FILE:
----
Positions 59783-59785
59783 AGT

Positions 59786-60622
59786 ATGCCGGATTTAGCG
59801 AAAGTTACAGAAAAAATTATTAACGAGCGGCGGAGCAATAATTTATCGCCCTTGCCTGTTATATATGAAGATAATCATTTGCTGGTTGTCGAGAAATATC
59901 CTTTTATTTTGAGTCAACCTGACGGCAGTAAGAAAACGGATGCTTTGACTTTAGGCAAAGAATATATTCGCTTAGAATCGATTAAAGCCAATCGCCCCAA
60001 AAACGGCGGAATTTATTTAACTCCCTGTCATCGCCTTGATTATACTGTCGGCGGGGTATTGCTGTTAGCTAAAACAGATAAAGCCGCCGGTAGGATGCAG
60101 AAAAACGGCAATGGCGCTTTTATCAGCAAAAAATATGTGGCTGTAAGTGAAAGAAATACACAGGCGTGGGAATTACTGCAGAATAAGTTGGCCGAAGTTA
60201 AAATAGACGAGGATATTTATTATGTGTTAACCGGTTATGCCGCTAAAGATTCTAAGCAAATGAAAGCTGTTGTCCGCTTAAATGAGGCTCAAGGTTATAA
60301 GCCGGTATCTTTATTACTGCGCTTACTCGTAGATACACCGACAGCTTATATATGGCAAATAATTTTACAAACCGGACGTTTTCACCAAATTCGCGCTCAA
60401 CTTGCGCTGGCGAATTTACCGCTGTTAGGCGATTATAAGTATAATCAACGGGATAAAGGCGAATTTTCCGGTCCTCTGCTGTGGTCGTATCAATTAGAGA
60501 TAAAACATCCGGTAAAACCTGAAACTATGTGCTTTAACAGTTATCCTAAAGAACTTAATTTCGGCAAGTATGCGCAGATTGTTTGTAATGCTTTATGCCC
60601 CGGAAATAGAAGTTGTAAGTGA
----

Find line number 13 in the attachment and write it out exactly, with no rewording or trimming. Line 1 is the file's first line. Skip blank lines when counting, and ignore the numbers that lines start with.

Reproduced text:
60601 CGGAAATAGAAGTTGTAAGTGA